Administrators are setting up a school-within-a-school model, with each building having its own remote learning alternative. It would be similar to families within a school opting into a dual immersion program—and allow families to stay within the school they know and will eventually return to.

4. Working with community stakeholders.

Although local revenue looks “pretty steady,” Henry County is expecting a 14% cut from state revenue, so district leaders are considering the various types of cuts that could occur, says Davis. She is staying in close touch with the county manager, chamber of commerce and economic director to collaborate on the re-opening of schools. “Superintendents are in a great position to unify their communities,” she adds. “Everyone’s worried about the funding but we’re all in that part together. Communities have realized just how vital public schools are.”

5. Developing staffing plans.

Henry County leaders are building schedules around individual teachers being assigned to remote teaching or an in-person classroom. “Some teachers are incredibly effective as remote learning teachers,” says Davis. Administrators and educators are reflecting now on the attributes and skills that teachers who have thrived in this environment share. “We have talked about our experiences over the past 10 weeks to start in building out an understanding of strategically staffing that,” she adds.

Some support specialists, such as occupational therapists, physical therapists or speech pathologists—who tend to be assigned to multiple schools already—may find themselves teaching some of the time in schools and some of the time remotely.

As for educators who may be nervous about going back because of their health or for other reasons, the district is handling requests on an individualized basis, Davis says. State and local guidance for employees returning to workplaces will be followed.

6. Striving to offer the best possible learning opportunities.

An advantage for Henry County is that it had a pre-pandemic online program for grades 6 to 12 already. “We’re going to expand that to be K-12 learning. Kids still need to be learning in these challenging and unusual times,” Davis says.

In addition, students in grades three to 12 already had their own devices when schools shut down. Devices for students in kindergarten, first and second grade are in schools but will have to be made off-campus ready for those who need one.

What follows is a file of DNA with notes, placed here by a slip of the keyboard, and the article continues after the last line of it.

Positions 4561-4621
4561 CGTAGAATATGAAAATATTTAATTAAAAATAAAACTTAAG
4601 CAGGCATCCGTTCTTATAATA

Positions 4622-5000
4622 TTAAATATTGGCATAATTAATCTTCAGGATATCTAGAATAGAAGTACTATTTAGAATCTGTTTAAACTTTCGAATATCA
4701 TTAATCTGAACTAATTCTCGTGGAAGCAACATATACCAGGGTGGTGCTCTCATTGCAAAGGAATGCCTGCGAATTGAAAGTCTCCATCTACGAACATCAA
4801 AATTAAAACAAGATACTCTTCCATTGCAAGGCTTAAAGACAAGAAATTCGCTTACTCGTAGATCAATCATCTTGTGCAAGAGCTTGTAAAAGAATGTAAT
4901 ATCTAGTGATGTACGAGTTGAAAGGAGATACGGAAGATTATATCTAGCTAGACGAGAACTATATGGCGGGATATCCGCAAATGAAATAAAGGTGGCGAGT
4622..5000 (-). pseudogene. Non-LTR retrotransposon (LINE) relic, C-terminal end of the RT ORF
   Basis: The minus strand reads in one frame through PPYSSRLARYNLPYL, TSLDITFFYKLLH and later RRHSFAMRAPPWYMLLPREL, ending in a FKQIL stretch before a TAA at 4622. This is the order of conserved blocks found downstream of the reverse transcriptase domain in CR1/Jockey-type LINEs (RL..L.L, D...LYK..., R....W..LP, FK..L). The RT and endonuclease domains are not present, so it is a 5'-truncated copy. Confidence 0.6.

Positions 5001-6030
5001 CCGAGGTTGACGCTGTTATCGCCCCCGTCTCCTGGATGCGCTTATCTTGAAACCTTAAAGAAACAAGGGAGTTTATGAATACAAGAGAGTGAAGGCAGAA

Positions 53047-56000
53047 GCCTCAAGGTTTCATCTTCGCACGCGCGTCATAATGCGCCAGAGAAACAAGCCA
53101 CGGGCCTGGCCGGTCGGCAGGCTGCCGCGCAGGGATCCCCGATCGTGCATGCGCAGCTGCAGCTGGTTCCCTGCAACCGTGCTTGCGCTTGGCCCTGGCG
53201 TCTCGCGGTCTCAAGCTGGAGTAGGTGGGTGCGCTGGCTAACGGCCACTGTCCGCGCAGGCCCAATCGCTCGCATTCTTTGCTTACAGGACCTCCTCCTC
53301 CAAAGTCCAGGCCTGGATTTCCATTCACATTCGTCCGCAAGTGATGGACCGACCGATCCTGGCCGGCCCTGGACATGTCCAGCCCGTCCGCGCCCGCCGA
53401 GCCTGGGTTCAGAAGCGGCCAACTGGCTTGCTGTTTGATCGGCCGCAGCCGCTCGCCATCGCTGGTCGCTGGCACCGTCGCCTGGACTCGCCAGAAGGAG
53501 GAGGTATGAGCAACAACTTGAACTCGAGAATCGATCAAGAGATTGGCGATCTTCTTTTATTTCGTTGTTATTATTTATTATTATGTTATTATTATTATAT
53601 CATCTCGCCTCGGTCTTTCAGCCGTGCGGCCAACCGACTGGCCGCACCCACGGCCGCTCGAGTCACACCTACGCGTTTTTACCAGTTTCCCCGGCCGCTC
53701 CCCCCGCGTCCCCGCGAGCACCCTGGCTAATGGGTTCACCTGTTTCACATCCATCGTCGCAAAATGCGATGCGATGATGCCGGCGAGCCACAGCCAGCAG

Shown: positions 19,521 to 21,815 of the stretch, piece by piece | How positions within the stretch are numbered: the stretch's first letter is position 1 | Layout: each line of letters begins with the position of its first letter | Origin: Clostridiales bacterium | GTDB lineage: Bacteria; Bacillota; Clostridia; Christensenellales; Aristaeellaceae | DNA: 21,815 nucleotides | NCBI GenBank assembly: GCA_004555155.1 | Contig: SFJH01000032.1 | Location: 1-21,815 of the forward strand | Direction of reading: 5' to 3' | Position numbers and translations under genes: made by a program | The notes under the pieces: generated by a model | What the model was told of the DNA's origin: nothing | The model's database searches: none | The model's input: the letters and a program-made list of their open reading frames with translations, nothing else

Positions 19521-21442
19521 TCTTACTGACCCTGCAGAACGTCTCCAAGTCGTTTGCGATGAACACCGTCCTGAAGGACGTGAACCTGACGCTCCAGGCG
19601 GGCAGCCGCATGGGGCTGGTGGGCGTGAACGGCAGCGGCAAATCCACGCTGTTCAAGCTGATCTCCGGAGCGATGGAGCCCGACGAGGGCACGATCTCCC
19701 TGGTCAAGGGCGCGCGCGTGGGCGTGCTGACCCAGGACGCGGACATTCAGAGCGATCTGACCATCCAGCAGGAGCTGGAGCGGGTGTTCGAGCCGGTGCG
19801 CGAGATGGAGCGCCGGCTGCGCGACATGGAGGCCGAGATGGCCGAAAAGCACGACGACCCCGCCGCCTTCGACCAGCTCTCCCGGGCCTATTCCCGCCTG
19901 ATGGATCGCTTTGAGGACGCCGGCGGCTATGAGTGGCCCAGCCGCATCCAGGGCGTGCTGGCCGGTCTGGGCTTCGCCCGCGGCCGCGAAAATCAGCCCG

7. Preparing for social distancing practices.

Having a large number of students learning from home will help with social distancing, but Davis recognizes the additional challenge of people missing being together but needing to keep them physically apart when school initially open.

8. Having a plan for families starting the year remote coming back.

As the number of families opting for remote learning dwindles, an additional transition will need to happen. “There will be transition pathways for families changing their minds,” Davis says. She compares it to the logistics of transitioning to or out of an intervention program, or into a career pathway in high school. “We’ll build the same concept into transition plans,” she says, adding the grade reporting marketing periods will be the suggested timing.


Also read: What price could some districts pay to reopen schools safely?


9. Keeping action plans agile.

Henry County’s school year is scheduled for an August 3 start. “We believe it’s our responsibility to be prepared to go on campus unless an executive order restricts it,” Davis says. But a delayed start scenario is in the works in case it’s needed. The key, she adds, is having action plans that can be repositioned quickly as needed.

She anticipates some families who opt in to remote learning having concerns about extracurriculars and the ability to still participate. “We’re not looking to create new bureaucracies. We’re looking to be flexible,” Davis says.

All in all, it’s a tough time to be leading a school district, but she’s keeping her eye on the core aims of continuing to educate students in the best way possible. “There are logistical nightmares all around,” she says. “But I’ve learned a lot from reading what our peers are doing around the country, how others are solving problems we’re all facing—even though none of us can solve them in the same way because community context needs to be applied.”

Melissa Ezarik is senior managing editor of DA.

Full coverage of coronavirus in schools, including more on how schools are planning to reopen, can be found here